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I have a table in a MySQL database with a field named 'Date', the problem is the date is in the format DD-MM-YYYY so I cannot upload it to MySQL as a DATE type field. Instead the field type is a string. With this in mind, how can I write query that will give this effect -

SELECT * FROM `table` 
WHERE  (date_field BETWEEN '2010-01-30' AND '2010-09-29')

keeping in mind 'date_field' is not of DATE type, but string.

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check this link, hope you will find some way out… – V. P. Verma Jun 7 '12 at 7:19
Is the date_field in format DD-MM-YYYY as the question states, or YYYY-MM-DD as the query indicates? If it's the latter, BETWEEN should work because the dates are in alphabetical order. – Andrew Leach Jun 7 '12 at 7:38
up vote 12 down vote accepted
SELECT * FROM `table` 
WHERE str_to_date(date_field, '%d-%m-%Y') BETWEEN '2010-01-30' AND '2010-09-29'

SQLFiddle example


You can also do this:

SELECT * FROM `table` 
WHERE cast(substring(date_field, 7, 4) as unsigned) * 10000 + cast(substring(date_field, 4, 2) as unsigned) * 100 + cast(substring(date_field', 1, 2) as unsigned)
BETWEEN 20100130 AND 20100929
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And if you're very paranoid, you can str_to_date() all the strings, not just the first one. – Álvaro González Jun 7 '12 at 7:19
I don't think that is necessary :) – juergen d Jun 7 '12 at 7:20
Unfortunately this query is not returning any result. I am positive I have data between the dates I chose. What do you suggest? – jesterII Jun 7 '12 at 7:25
@jesterII: That was my mistake. Use Y instead of y in str_to_date – juergen d Jun 7 '12 at 7:38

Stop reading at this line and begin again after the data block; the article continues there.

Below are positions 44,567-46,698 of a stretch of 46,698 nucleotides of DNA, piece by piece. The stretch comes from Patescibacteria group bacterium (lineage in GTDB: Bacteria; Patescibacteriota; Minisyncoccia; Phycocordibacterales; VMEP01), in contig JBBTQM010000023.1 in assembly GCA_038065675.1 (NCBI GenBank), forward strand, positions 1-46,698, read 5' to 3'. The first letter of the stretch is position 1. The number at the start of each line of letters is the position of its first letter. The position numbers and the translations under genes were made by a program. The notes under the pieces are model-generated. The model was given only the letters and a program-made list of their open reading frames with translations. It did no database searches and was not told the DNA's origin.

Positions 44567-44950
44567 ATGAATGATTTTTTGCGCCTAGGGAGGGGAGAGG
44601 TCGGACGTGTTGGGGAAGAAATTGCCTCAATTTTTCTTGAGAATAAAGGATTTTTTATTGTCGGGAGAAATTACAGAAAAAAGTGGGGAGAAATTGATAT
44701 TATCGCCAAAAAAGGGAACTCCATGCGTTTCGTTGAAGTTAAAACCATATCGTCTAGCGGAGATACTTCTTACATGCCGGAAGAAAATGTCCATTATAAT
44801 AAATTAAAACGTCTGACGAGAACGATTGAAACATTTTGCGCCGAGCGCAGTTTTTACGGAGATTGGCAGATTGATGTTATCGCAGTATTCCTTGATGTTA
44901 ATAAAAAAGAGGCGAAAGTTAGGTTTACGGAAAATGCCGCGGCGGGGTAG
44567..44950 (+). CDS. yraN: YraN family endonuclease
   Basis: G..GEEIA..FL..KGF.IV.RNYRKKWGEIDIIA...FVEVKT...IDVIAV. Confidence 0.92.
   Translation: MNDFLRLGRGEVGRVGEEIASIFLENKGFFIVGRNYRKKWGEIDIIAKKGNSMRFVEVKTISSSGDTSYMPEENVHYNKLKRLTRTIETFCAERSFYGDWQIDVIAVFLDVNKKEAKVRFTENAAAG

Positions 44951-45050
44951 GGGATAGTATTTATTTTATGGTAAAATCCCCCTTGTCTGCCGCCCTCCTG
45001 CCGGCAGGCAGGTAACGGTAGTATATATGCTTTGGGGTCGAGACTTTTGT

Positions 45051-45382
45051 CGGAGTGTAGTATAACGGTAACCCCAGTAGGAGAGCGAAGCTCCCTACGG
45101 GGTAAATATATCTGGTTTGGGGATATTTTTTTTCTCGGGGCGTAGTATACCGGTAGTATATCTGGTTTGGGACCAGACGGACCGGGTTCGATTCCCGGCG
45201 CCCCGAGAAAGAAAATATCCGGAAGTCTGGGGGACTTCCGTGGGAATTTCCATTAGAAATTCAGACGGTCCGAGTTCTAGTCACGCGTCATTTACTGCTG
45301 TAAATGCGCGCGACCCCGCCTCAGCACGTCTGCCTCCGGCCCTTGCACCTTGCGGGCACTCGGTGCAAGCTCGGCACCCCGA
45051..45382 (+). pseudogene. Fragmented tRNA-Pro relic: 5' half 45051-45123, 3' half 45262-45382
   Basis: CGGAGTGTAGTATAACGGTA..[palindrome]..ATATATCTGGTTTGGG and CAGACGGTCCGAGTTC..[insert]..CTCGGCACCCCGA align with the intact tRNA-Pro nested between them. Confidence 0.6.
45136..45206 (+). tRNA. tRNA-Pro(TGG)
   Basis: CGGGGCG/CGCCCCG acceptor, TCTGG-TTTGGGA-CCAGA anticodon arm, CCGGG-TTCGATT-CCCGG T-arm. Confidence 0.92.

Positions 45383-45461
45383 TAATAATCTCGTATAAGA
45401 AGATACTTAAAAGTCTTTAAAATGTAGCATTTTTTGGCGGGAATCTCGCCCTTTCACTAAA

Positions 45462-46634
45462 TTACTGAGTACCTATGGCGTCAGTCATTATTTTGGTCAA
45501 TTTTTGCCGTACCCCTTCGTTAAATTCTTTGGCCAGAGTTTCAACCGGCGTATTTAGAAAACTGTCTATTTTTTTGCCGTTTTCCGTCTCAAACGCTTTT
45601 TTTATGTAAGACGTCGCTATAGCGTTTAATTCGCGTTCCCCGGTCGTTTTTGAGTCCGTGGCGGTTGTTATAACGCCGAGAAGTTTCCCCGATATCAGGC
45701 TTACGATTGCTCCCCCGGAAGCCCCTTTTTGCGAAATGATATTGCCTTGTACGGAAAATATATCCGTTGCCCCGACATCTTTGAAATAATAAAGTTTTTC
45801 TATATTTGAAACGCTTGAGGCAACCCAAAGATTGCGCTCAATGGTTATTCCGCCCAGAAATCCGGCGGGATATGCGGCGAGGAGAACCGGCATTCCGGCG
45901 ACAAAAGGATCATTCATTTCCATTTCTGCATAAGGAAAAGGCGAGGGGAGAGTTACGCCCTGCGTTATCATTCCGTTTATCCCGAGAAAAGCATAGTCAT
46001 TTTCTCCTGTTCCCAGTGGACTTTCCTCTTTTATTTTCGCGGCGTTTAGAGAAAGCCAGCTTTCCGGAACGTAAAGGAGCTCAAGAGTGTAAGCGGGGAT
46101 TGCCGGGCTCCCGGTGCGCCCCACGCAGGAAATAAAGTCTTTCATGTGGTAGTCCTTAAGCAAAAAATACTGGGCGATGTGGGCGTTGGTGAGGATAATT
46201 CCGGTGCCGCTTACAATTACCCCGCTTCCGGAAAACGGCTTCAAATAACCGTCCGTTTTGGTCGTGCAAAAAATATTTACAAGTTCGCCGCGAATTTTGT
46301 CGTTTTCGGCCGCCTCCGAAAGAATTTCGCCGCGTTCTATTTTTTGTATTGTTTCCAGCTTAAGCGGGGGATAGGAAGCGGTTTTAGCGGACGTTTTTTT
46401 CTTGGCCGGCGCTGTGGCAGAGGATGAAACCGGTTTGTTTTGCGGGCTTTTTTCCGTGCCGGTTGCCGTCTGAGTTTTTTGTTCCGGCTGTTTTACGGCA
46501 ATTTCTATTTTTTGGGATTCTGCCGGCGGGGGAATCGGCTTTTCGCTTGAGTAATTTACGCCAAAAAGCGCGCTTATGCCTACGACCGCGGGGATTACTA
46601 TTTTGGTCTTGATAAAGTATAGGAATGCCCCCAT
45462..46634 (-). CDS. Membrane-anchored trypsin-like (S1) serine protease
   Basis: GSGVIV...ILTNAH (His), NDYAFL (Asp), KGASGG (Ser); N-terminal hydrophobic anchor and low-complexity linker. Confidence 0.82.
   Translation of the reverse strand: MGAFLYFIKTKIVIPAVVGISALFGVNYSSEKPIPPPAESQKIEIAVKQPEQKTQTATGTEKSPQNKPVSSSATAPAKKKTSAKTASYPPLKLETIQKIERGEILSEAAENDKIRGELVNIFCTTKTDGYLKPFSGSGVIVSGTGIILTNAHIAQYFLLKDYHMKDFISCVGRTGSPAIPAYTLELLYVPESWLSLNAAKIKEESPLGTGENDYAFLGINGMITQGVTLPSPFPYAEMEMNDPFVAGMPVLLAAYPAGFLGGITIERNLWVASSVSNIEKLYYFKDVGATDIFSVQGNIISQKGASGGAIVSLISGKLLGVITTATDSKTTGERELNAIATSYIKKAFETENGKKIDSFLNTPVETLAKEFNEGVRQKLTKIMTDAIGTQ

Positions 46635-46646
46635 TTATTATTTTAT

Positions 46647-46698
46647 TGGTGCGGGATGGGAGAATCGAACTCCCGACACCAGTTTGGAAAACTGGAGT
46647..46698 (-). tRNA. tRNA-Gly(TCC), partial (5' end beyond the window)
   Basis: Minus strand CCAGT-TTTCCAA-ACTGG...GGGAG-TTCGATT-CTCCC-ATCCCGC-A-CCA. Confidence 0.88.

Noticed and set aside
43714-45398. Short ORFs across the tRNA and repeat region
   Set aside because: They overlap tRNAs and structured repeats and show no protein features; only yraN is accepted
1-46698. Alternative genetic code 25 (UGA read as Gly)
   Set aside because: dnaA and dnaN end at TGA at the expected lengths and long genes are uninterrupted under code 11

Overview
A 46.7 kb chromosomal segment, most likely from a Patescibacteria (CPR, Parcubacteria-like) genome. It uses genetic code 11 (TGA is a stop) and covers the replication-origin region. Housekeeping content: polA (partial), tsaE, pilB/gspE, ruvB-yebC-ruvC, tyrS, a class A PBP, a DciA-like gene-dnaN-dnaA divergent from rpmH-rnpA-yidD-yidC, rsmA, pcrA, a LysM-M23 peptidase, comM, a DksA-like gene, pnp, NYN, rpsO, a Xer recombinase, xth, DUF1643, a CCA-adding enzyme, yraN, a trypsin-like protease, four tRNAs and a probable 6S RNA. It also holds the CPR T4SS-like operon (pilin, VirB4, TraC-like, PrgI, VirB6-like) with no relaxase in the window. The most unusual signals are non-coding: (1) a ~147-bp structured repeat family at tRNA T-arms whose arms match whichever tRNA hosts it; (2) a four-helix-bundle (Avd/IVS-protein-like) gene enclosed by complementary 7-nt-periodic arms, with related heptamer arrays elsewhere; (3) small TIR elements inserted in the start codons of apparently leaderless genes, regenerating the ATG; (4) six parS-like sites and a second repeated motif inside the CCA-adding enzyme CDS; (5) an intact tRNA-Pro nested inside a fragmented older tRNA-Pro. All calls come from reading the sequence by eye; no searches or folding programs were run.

@juergend my apologies I was looking at Hugo's SQL fiddle example in the other solution. But your edit worked great, thank you very much. – jesterII Jun 7 '12 at 8:37

Fix the table!

  1. Add a new column of the appropriate DATE data type:

    ALTER TABLE `table` ADD new_date_field DATE AFTER date_field;
  2. Use MySQL's STR_TO_DATE() function to populate that new column with the dates held in the old column:

    UPDATE `table` SET new_date_field = STR_TO_DATE(date_field, '%d-%m-%Y');
  3. Drop the old column (and, if so desired, rename the new one in its place):

    ALTER TABLE `table` DROP date_field, CHANGE new_date_field date_field DATE;
  4. Change your application to use this new column.

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Having worked with Dates in various formats, I have found it best to either format back to the database format, or your own consistent format for processing. One option we use is our own date time format, which is simply YYYYMMDDhhmmss, which will always sort correctly for leap years, etc... and makes parsing data easy. We can then display the format in the user's desired view, without any problems.

While this is not a direct answer to your question, I have found this saves a lot of time and trouble when processing date and time formats from different countries. We also tend to save the time in Zulu time.

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